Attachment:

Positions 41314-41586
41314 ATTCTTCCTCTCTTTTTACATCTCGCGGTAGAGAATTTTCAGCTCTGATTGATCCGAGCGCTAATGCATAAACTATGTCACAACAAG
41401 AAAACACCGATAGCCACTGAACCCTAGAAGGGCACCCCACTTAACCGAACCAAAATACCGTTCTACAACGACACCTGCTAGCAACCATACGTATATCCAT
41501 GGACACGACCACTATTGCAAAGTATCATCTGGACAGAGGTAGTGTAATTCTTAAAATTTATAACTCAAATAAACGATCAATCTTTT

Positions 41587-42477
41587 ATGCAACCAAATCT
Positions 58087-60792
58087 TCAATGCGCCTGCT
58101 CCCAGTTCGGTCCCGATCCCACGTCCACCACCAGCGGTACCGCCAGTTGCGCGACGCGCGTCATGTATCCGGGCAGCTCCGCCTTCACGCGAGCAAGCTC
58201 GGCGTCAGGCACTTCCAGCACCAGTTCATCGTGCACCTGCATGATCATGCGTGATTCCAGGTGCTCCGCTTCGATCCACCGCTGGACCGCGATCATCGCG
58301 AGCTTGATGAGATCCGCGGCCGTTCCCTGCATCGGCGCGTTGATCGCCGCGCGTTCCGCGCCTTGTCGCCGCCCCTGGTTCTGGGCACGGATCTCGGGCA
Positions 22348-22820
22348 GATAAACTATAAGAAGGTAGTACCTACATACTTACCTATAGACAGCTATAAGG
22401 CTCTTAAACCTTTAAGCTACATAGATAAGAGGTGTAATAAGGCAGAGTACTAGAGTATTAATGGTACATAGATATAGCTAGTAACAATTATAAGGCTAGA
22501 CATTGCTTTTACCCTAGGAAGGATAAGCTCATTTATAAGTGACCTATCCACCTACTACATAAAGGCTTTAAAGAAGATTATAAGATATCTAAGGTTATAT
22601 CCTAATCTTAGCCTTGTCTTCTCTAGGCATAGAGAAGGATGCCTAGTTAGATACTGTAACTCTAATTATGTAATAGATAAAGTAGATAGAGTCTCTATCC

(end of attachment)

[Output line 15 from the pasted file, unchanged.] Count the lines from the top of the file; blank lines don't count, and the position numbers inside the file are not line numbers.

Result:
22501 CATTGCTTTTACCCTAGGAAGGATAAGCTCATTTATAAGTGACCTATCCACCTACTACATAAAGGCTTTAAAGAAGATTATAAGATATCTAAGGTTATAT